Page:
On the other hand, the orange pith (the white layer between the rind and flesh) is packed with dietary fiber and antioxidants. It is also free of sugars and acid, which means that it won’t upset your pet’s stomach. As long as the pith is removed from the peel, it’s the most beneficial part of the fruit.
Pro tip: The cost for diagnosis and treatment of gastrointestinal issues can vary from $200 - $8,000. If your dog has pet insurance, you could be reimbursed for up to 90% of this cost, depending on your policy.
(Image source: PetMD)
Can dogs eat mandarin oranges, tangerines, or clementines?
Yes, dogs can safely eat these citrus fruits so long as they are peeled and fed in moderate amounts. Mandarin oranges are somewhat flat on the ends and have a slightly different flavor than standard oranges. Clementines and tangerines both belong to the group of mandarine oranges, so the same rules apply as they do for regular oranges.
Note that mandarins, tangerines, and clementines are somewhat sweeter, so you need to be extra careful with diabetic and overweight canines. It’s best to only feed these citrus fruits to dogs that are in a good state of health. As a rule of thumb, feed no more than a half of clementine or tangerine for smaller dogs and whole fruit for larger dogs in a given day.
Can dogs eat other types of citrus fruits?
The fleshy part of citrus fruits like lemons, grapefruits, and limes is safe for dogs but most pooches don’t like them because they are very acidic and tart. The seeds and peels of all citrus fruits present a choking hazard and can also cause gastrointestinal issues.
What about orange juice for dogs?
While juicing oranges would be a way to avoid a choking hazard, orange juice is not good for your dog. Orange juice - even when it’s freshly squeezed - is a concentrated source of citric acid and natural sugars found in the fruit. Dogs should avoid sugar in general because it can cause a number of health issues, and the acidic content of orange juice can destroy tooth enamel over time. If you want to keep your four-legged friend hydrated, water is the best option.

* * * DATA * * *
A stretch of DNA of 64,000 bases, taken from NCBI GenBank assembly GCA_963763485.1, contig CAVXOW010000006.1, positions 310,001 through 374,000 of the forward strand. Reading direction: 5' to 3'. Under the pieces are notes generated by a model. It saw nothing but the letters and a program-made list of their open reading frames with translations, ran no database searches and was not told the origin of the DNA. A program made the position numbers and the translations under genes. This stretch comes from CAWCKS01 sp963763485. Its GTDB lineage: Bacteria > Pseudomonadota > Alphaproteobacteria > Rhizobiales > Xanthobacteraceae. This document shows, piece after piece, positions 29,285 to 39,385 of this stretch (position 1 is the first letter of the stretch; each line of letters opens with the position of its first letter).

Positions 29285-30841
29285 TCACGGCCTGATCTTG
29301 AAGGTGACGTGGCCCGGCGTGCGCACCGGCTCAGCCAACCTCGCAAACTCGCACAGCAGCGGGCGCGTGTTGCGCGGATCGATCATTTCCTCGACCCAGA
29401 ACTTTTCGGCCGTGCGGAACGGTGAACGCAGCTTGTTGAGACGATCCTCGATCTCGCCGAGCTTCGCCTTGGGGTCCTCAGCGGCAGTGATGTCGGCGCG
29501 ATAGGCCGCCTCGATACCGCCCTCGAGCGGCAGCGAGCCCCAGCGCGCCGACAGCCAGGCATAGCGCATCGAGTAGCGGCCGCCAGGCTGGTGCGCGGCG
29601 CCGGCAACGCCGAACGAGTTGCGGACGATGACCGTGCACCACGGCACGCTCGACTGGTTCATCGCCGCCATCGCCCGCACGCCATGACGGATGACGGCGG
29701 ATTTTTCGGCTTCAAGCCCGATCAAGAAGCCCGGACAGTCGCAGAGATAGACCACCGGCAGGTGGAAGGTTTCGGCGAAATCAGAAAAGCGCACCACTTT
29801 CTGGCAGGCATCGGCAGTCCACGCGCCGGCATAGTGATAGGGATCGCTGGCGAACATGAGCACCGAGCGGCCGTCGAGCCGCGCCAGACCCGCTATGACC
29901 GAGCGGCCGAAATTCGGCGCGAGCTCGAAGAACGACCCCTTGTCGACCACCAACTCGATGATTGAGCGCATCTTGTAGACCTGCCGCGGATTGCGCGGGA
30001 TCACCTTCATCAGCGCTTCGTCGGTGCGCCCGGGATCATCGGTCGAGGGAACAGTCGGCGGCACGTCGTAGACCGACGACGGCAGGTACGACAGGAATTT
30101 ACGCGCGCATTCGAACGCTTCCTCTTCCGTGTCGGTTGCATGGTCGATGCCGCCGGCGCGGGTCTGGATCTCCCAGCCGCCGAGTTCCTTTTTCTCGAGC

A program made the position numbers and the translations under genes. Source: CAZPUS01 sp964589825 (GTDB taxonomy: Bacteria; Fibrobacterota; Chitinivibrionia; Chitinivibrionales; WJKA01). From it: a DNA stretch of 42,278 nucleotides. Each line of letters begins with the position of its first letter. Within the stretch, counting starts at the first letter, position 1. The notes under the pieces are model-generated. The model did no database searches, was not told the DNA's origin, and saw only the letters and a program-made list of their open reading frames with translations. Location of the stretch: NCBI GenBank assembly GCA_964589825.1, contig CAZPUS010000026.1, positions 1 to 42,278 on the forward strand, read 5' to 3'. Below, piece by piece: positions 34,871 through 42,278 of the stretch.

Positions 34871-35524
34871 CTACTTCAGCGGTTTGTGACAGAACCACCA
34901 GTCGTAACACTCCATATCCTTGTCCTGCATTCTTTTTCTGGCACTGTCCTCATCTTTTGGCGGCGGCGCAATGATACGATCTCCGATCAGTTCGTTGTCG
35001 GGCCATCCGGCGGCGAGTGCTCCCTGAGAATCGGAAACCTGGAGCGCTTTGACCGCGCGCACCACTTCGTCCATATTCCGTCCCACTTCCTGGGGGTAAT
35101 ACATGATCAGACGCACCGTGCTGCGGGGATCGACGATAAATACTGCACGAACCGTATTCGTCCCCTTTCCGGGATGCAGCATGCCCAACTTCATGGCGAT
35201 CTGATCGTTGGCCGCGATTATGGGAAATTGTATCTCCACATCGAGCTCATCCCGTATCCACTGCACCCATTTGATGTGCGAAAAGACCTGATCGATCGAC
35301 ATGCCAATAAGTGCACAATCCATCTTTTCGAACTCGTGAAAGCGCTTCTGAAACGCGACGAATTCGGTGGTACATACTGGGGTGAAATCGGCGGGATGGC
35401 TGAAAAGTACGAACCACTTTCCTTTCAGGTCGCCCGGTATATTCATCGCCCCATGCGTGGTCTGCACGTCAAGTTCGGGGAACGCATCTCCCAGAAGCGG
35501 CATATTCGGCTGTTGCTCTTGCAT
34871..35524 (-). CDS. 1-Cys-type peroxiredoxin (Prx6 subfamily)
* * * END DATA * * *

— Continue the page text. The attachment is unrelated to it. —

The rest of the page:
A word on orange poisoning in dogs
As mentioned earlier, oranges are rarely toxic to dogs unless they are consumed in large amounts. The main toxicity is in the peel, which is also a choking hazard because it’s very thick and difficult to digest.
The most common clinical signs of orange poisoning in dogs include:
- Muscle tremors and spasms
- Intestinal obstruction
Diagnosing orange poisoning in dogs
To diagnose your dog, the vet will perform a physical exam. They may also use an endoscope in order to check for obstructions or inflammation in your dog’s throat, upper airway, and esophagus. If there’s any foreign material, the vet will insert a tool in order to remove it.
If your pet is showing any type of cardiac symptoms, an electrocardiogram (EKG) might be performed to check for any abnormalities. Urine and blood tests will be run as well, including blood glucose, serum biochemistry profile, and CBC. Additional tests that might be needed are CT scan, ultrasound, x-rays, and MRI.
Treating orange poisoning in dogs
Treating orange poisoning is similar to other cases of poisoning, which include:
- Eliminating the poison by giving an emetic (ipecac or peroxide) in order to induce vomiting, as well as activated charcoal to absorb any toxins that are left.
- Detoxification. The vet might perform a gastric lavage in order to rinse away any undigested fruit residue. IV fluids will also be given to rehydrate the animal and flush their kidneys.
- Medication. The vet will likely give your pet antiemetics if they’re still vomiting and stomach protectants for gastric distress.
In most cases of orange poisoning, hospitalization is not necessary, so your vet will probably send you home after treatment. Observe your pet’s recovery and behavior in the first few days after treatment and make sure to provide enough fresh water along with food that’s easy to digest.
How to serve oranges to your dog
When feeding your dog oranges, be sure to peel them and remove the seeds. Don’t give the whole fruit and instead, divide it into segments.
You can add orange slices into a mixed salad made of dog-friendly fruits and vegetables such as apples, carrots, cucumber, and celery. You can also use some orange juice as a dressing.
Another option is to freeze orange segments and feed them with your pooch as a refreshing summer snack.
Stay away from store-bought orange juices and other orange-flavored snacks and drinks as they are full of artificial sugars and are very bad for your pup’s health.
- Oranges are not toxic and most dogs can eat a few slices without experiencing any health issues.
- Just like with any human food, moderation is key, as feeding dogs too much orange fruit can cause digestive issues and health concerns.
- Dogs that are overweight or diagnosed with dibetes should keep clear of this sugary citrus fruit.
- As always, it's a good idea to check with your vet before offering your dog human foods like oranges because they'll know more about your pup's unique medical history.